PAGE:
WASHINGTON, D.C. — In a fiery address to the American people, President Joe Biden defended his decision to withdraw the U.S. from Afghanistan and end the 20-year war there. He also called the mission to evacuate U.S. forces and allies from the country an “extraordinary success.”
“I was not going to extend this forever war, and I was not extending a forever exit. The decision to end the military lift operation at Kabul airport was based on the unanimous recommendation of my civilian and military advisers,” said Biden.
Biden argued that staying in Afghanistan wasn’t in the vital national interest of the U.S.
“I simply do not believe that the safety and security of America is enhanced by continuing to deploy thousands of American troops and spending billions of dollars a year in Afghanistan,” said Biden. “But I also know that the threat of terrorism continues in its pernicious and evil nature. But it has changed, expanded to other countries. Our strategy has to change too. We will maintain the fight against terrorism in Afghanistan and other countries. We just don’t need to fight a ground war to do it.”
Watch Biden's remarks below:
Biden delivered the remarks from the White House Tuesday, a day after a final plane of troops departed the Middle Eastern country after several weeks of chaotic evacuation efforts.
That final plane departed Kabul just hours before the Aug. 31 self-imposed deadline set by the White House to get all American citizens and military members out of the country.
While Biden had promised to evacuate all U.S. citizens who hoped to leave by Aug. 31, Sec. of State Antony Blinken confirmed Monday that a handful of Americans remain in Afghanistan. In remarks on Monday, he said the U.S. would continue diplomatic efforts to get about 200 citizens out of Taliban-controlled Afghanistan.
"We will help them leave," Blinken said.
Biden reiterated that promise in his remarks Tuesday, saying “there is no deadline for the remaining Americans who want to leave Afghanistan. He said the U.S. remains committed to getting them out if they want to leave.
“Sec. of State Blinken is leading the continued diplomatic efforts to ensure safe passage for any American, Afghan partner, or foreign national who wants to leave Afghanistan,” said Biden.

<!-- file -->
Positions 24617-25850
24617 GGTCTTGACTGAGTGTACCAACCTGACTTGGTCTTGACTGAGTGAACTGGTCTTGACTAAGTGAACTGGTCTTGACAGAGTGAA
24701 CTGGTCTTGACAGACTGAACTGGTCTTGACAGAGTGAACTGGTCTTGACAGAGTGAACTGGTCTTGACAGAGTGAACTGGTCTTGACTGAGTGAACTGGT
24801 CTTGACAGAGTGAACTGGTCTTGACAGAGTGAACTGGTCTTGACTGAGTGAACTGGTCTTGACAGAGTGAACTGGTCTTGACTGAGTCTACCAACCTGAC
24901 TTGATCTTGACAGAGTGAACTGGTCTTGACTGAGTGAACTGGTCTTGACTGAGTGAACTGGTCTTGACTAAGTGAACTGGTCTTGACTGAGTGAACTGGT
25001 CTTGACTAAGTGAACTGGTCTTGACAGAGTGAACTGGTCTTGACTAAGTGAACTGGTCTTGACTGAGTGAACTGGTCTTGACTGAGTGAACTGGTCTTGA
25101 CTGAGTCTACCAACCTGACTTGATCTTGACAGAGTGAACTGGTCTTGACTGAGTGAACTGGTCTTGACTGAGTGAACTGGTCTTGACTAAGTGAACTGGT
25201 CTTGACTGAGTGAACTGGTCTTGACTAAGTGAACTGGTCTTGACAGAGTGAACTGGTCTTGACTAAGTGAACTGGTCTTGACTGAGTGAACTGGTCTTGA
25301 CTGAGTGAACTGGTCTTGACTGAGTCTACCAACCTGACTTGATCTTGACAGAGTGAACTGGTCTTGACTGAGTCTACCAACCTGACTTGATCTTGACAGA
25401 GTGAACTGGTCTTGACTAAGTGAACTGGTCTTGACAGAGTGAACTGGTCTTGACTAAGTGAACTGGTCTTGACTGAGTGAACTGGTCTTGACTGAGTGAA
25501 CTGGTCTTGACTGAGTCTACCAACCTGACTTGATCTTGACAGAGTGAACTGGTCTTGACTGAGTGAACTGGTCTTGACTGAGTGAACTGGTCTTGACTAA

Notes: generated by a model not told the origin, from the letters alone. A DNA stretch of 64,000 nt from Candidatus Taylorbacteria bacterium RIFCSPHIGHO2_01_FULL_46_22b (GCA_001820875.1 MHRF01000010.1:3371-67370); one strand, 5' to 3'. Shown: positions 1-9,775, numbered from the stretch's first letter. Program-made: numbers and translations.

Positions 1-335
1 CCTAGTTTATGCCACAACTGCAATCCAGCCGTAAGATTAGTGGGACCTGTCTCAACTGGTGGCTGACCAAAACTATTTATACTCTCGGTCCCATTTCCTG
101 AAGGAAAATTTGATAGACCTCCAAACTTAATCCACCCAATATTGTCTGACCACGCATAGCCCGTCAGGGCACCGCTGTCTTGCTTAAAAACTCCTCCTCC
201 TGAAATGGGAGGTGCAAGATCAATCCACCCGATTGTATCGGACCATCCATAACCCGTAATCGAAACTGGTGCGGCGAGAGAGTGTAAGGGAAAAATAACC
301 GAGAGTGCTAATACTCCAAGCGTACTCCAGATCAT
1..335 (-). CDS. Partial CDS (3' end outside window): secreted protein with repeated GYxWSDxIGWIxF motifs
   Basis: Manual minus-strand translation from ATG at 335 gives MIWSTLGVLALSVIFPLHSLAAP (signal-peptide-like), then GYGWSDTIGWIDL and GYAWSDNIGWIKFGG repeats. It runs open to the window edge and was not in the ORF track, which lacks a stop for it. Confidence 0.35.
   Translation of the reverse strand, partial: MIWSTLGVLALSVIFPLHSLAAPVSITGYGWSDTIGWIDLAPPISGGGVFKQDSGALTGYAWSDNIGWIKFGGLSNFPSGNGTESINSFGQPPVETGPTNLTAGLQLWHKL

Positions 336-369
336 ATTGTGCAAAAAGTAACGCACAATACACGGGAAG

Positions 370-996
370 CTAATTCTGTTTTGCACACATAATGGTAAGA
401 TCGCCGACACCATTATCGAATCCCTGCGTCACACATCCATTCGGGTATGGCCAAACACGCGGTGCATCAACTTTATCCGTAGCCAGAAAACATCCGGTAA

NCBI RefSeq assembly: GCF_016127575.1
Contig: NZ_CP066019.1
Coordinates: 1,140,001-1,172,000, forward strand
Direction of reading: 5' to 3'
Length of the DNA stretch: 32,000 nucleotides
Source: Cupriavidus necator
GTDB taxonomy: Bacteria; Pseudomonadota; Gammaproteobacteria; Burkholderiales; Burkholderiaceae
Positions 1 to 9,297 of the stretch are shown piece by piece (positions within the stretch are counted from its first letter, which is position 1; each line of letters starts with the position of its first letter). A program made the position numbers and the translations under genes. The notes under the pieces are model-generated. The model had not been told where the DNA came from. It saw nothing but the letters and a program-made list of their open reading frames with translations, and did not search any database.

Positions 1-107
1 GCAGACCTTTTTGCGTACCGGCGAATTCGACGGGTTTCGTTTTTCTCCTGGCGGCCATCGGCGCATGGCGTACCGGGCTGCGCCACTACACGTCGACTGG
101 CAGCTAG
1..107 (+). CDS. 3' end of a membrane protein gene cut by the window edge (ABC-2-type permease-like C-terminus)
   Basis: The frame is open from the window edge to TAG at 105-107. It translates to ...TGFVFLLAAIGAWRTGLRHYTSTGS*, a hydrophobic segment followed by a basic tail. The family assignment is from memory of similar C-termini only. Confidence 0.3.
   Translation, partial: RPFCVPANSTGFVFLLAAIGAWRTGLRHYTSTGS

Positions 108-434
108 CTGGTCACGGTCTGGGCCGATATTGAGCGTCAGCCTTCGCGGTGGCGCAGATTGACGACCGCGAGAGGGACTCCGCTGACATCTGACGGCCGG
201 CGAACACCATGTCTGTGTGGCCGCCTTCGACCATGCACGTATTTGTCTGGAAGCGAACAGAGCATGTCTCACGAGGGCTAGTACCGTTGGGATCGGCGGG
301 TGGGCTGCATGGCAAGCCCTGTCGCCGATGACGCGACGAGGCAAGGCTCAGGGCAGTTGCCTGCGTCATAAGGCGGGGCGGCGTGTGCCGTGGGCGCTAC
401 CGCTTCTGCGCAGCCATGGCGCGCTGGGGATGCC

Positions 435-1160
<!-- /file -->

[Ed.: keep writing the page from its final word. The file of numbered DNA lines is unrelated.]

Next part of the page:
Evacuation efforts from Afghanistan began in July after Biden extended the U.S. deadline for evacuations from May until September earlier this year. However, those plans devolved into chaos in mid-August, when the U.S.-backed Afghan government was toppled by rapidly advancing Taliban fighters.
With the Taliban in control of the county, thousands of Afghan and American citizens rushed to the airport in Kabul in an effort to flee vengeful and totalitarian Taliban rule. For weeks, large crowds surrounded the gates of the airport, seeking a way out of the country.
The U.S. says approximately 123,000 people, including about 6,000 Americans, were evacuated throughout the process.
Those large crowds near the airport proved to be a soft target for terror attacks from the Islamic State group. A suicide bomber killed 13 U.S. troops and more than 100 Afghans last Thursday, and White House officials maintained that troops could have been subjected to further danger from attacks had they have decided to remain in the country past Aug. 31.
The U.S. went to war following the terrorist attacks on Sept. 11, 2001, going after Osama Bin Laden. He was killed in Pakistan in 2011. However, the war in Afghanistan continued for 10 more years, resulting in the deaths of 2,500 service members and about 50,000 Afghan civilians.
“My fellow Americans, the war in Afghanistan is now over,” said Biden toward the end of his remarks.
Biden added the U.S. must learn from its mistakes and there are two that are paramount.
“First, we must set missions with clear, achievable goals, not ones we’ll never reach. And second, we must stay clearly focused on the fundamental national security interest of the United States of America,” said Biden. “This decision about Afghanistan is not just about Afghanistan. It’s about ending an era of major military operations to remake other countries.”